Early response of soil properties and function to riparian rainforest restoration

Gageler, Rose, Bonner, Mark, Kirchhof, Gunnar, Amos, Mark, Robinson, Nicole, Schmidt, Susanne and Shoo, Luke P. (2014) Early response of soil properties and function to riparian rainforest restoration. PLoS One, 9 8: e104198.1-e104198.8. doi:10.1371/journal.pone.0104198

Author Gageler, Rose
Bonner, Mark
Kirchhof, Gunnar
Amos, Mark
Robinson, Nicole
Schmidt, Susanne
Shoo, Luke P.
Title Early response of soil properties and function to riparian rainforest restoration
Journal name PLoS One   Check publisher's open access policy
ISSN 1932-6203
Publication date 2014-08-12
Year available 2014
Sub-type Article (original research)
DOI 10.1371/journal.pone.0104198
Open Access Status DOI
Volume 9
Issue 8
Start page e104198.1
End page e104198.8
Total pages 8
Place of publication San Francisco, CA, United States
Publisher Public Library of Science
Language eng
Subject 2700 Medicine
1300 Biochemistry, Genetics and Molecular Biology
1100 Agricultural and Biological Sciences
Abstract Reforestation of riparian zones is increasingly practiced in many regions for purposes of biodiversity conservation, bank stabilisation, and improvement in water quality. This is in spite of the actual benefits of reforestation for recovering underlying soil properties and function remaining poorly understood. Here we compare remnant riparian rainforest, pasture and reforestation plantings aged 2-20 years in an Australian subtropical catchment on ferrosols to determine the extent to which reforestation restores key soil properties. Of the nine soil attributes measured (total nitrogen, nitrate and ammonium concentrations, net nitrification and ammonification rates, organic carbon, bulk density, fine root biomass and water infiltration rates), only infiltration rates were significantly lower in pasture than remnant riparian rainforest. Within reforestation plantings, bulk density decreased up to 1.4-fold and infiltration rates increased up to 60-fold with time post-reforestation. Our results suggest that the main outcome of belowground processes of early reforestation is the recovery of the soils' physical structure, with potential beneficial ecosystem services including reduced runoff, erosion and associated sediment and nutrient loads in waterways. We also demonstrate differential impacts of two commonly planted tree species on a subset of soil properties suggesting that preferential planting of select species could accelerate progress on specific restoration objectives.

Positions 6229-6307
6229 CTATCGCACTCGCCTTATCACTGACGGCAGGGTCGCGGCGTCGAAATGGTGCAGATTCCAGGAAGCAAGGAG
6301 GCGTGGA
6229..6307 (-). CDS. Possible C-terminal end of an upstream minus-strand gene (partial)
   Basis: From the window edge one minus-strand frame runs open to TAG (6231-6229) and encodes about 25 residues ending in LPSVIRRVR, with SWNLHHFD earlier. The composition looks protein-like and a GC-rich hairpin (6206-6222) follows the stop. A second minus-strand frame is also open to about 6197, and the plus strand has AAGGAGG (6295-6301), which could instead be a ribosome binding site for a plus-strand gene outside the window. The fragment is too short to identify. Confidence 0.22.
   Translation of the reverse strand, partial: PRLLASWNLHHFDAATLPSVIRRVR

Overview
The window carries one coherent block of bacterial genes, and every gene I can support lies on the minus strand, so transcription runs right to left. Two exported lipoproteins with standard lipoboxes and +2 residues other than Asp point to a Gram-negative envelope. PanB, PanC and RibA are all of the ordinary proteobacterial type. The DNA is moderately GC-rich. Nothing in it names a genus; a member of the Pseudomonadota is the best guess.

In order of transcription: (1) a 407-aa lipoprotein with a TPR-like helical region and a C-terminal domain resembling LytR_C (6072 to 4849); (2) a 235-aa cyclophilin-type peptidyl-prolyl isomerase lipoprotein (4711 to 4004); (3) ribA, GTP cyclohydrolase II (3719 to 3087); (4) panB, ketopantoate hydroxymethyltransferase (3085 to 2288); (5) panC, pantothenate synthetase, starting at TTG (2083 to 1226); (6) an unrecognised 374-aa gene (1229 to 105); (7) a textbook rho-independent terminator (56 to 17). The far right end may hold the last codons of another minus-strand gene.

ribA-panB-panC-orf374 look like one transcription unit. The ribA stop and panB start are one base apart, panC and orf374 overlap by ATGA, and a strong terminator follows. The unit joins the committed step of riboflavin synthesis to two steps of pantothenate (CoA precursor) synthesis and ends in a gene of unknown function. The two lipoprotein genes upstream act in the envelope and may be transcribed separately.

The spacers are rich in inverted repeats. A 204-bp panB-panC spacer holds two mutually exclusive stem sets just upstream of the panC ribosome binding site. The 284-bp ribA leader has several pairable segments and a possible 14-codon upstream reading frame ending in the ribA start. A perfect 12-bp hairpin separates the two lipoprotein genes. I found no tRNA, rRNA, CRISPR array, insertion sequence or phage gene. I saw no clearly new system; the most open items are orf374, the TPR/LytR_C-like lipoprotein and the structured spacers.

Keyword Multidisciplinary Sciences
Science & Technology - Other Topics
Q-Index Code C1
Q-Index Status Confirmed Code
Institutional Status UQ

Document type: Journal Article
Sub-type: Article (original research)
Collections: School of Agriculture and Food Sciences
Official 2015 Collection
School of Biological Sciences Publications
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Citation counts: TR Web of Science Citation Count  Cited 8 times in Thomson Reuters Web of Science Article | Citations
Scopus Citation Count Cited 10 times in Scopus Article | Citations
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